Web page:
Read the following and tell me if the whole point of the Democratic euphoria isn’t that, after being the first female Harvard Law School dean, and the first female Solicitor General, she’s poised to become the third female Supreme Court justice sitting on the court, and one who is black by association, thereby raising both the female and black liberal quota on the Supreme Court:

Have you been watching the hearings? The nomination of a Supreme Court justice is a special time in Washington, DC. The air tastes different — it buzzes with an electricity even the humidity can’t conquer — and even more so this time.

Elena Kagan’s nomination is special. It took us almost 200 years as a country to get the first woman on the Supreme Court, but now we’re on a roll! If Elena Kagan is confirmed, for the first time, we’ll have three women serving together. We’re still a far cry from parity, but we cannot allow the perfect to become the enemy of the good. We’re making progress, and Elena Kagan is great progress.

Over the past three days of hearings, she has conducted herself with poise, grace, rigor, and humor. She has won praise from liberals and conservatives — prior to her nomination and since. It’s no easy feat to become the first female dean of Harvard Law School and the first female to serve as solicitor general. Her illustrious resume also includes periods as associate White House counsel and deputy policy director under President Bill Clinton, as a teacher at the University of Chicago Law School, and as a law clerk for Justice Thurgood Marshall.

Lend your name to help us show that the American people back Elena Kagan’s nomination.

Let there be no doubt: She earned this nomination. It’s not simply because she’s a woman, or because she’s among the best legal minds this country has to offer. I know firsthand the strength of Elena’s character and am certain she is the best choice.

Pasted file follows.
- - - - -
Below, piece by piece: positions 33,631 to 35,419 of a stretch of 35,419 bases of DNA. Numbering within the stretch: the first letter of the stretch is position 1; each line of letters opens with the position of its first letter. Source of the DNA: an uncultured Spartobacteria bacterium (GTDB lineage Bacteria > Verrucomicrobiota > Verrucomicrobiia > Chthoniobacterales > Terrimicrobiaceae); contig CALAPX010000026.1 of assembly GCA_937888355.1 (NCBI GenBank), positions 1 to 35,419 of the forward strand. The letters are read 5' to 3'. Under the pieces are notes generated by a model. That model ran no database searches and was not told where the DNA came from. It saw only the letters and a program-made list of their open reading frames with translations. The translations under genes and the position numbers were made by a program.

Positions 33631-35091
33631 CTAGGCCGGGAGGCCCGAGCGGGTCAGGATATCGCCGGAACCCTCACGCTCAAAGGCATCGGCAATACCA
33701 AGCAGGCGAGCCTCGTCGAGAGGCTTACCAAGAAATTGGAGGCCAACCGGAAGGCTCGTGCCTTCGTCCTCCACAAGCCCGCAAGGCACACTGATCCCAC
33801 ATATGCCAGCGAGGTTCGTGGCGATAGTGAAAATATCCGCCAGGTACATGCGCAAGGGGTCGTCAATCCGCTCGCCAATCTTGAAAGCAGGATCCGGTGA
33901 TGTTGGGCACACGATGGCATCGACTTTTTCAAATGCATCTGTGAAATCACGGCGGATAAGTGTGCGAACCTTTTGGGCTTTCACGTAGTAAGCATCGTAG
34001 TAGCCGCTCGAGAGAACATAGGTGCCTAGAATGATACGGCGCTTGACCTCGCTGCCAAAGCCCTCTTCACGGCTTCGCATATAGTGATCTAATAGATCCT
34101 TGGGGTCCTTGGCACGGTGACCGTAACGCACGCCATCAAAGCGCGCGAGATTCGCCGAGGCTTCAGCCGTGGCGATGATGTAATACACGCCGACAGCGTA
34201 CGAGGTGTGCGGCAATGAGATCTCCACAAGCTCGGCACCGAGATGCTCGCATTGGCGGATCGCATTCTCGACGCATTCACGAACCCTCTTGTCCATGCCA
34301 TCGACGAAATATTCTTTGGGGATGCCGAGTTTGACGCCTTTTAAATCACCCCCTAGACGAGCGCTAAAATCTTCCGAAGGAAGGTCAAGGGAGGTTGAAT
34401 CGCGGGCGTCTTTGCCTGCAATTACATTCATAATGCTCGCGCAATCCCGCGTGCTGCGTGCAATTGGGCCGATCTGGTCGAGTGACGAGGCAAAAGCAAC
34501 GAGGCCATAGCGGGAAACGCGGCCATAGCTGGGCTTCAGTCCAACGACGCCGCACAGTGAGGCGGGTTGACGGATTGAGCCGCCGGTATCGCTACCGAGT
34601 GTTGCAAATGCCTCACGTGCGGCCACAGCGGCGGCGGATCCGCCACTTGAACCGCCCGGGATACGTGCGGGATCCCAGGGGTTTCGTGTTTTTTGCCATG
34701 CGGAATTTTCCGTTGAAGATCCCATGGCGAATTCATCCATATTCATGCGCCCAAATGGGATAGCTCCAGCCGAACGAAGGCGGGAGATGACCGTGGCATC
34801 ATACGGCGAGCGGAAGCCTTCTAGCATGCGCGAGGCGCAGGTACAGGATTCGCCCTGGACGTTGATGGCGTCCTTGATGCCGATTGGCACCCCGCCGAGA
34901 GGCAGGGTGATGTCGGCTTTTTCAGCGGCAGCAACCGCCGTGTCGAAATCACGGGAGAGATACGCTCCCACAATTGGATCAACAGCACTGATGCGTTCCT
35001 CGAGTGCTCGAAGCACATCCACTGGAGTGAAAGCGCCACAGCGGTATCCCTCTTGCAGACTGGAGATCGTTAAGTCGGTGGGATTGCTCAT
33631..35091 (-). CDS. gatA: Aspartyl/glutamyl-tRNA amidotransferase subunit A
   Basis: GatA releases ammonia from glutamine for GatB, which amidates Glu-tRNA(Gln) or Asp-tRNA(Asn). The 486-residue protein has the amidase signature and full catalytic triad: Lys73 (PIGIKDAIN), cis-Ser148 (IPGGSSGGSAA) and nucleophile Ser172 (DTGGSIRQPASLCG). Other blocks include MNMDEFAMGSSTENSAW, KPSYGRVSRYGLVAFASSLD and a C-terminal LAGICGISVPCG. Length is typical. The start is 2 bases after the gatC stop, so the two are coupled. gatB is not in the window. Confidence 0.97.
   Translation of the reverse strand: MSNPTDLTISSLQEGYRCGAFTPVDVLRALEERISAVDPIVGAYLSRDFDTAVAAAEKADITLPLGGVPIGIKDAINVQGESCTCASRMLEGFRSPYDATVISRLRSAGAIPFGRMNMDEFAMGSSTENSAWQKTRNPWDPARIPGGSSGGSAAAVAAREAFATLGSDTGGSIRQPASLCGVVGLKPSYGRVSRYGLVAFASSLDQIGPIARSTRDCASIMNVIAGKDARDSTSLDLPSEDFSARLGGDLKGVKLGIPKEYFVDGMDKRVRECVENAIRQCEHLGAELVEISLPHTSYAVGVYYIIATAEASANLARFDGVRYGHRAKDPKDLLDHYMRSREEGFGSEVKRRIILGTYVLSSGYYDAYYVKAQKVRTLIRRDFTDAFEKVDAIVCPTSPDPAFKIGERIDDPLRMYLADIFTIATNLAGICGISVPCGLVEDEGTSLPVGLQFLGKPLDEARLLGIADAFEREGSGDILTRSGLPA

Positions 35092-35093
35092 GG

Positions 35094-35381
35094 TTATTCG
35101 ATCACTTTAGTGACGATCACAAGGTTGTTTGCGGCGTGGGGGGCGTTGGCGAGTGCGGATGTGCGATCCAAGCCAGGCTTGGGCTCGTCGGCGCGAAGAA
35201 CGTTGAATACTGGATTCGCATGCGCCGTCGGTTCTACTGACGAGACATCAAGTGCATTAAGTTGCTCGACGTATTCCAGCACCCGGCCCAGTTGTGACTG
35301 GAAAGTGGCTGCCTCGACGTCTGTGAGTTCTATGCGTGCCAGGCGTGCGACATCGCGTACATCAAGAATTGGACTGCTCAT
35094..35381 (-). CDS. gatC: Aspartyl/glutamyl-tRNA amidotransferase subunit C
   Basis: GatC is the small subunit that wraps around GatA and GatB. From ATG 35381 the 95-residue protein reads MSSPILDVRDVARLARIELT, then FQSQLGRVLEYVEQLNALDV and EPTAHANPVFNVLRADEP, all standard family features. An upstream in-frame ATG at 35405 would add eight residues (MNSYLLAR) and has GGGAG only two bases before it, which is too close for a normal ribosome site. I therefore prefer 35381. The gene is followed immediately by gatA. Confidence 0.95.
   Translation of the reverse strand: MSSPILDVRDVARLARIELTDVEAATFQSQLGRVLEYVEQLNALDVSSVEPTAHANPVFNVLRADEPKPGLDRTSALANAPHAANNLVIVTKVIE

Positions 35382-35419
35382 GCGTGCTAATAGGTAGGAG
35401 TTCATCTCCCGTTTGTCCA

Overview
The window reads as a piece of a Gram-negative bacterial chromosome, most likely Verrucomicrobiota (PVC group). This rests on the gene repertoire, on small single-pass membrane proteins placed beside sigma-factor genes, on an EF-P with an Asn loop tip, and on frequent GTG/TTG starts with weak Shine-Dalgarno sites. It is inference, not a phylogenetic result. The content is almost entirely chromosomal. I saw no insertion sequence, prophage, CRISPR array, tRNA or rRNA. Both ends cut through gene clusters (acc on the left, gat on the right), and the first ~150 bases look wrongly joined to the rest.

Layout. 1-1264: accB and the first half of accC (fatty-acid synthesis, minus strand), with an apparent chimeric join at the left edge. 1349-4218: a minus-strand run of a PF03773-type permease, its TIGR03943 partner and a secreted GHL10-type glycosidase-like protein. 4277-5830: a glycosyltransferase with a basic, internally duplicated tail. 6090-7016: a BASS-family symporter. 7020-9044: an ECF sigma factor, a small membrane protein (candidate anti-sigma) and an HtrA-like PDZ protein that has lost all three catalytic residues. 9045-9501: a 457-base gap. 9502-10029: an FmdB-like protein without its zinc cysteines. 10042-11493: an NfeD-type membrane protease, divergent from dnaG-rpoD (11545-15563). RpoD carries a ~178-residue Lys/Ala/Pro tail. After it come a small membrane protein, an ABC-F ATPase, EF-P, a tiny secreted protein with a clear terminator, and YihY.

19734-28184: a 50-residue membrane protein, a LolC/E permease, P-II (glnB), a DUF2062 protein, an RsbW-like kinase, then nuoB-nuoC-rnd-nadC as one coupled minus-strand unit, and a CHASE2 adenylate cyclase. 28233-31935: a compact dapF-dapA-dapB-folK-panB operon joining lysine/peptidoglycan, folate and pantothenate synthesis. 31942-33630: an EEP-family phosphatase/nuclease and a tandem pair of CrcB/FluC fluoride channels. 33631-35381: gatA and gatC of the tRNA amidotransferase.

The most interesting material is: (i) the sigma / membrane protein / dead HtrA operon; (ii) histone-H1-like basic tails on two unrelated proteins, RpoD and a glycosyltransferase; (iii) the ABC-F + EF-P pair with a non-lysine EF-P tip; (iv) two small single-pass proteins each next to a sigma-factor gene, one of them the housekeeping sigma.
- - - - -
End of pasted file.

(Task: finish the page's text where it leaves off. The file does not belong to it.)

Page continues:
The Supreme Court nomination process, like almost any political contest, is like a food fight where the nominee does his or her best to stay clean and dry while everyone else in the room slings Sloppy Joes. I’ve watched this before (recently) and there’s nothing the Republicans won’t do to take down a nominee chosen by a president they’ve vowed to obstruct at all costs.

Republicans are attacking her credibility, her credentials, and her character. They’ve become particularly focused on her work as a clerk for Justice Marshall, seemingly maligning his long and respected service to our country. As chief counsel to the NAACP, Justice Marshall argued the case of Brown v Board of Education. Later he would become the first African American to serve as solicitor general and the first African American to serve as a justice of the Supreme Court. We would be better off with more justices like Marshall, and Kagan’s work for him should be a feather in her cap, not a thorn in her side right now.

The other side is grabbing at straws, with nothing to support their groundless accusations, but it doesn’t stop the attacks. The Democratic Party is pushing back to ensure that this incredible woman gets a fair hearing, but we must also show that public support for Kagan is overwhelming.

Elizabeth Cady Stanton and Susan B. Anthony are rolling in their graves.  I think Martin Luther King is also starting to wiggle around in there.  This is not what they envisioned when they campaigned for equal rights for women, or demanded that people be measured, not by the color of their skin or bra size, but by the content of their character.  These trailblazers wanted women and blacks to enjoy full inalienable, constitutional, and legal rights in America.  For women and minorities to be valued just as numbers on some quota list is heartbreaking and as dehumanizing in its own way as the ancient status quo.

I have nothing more to say.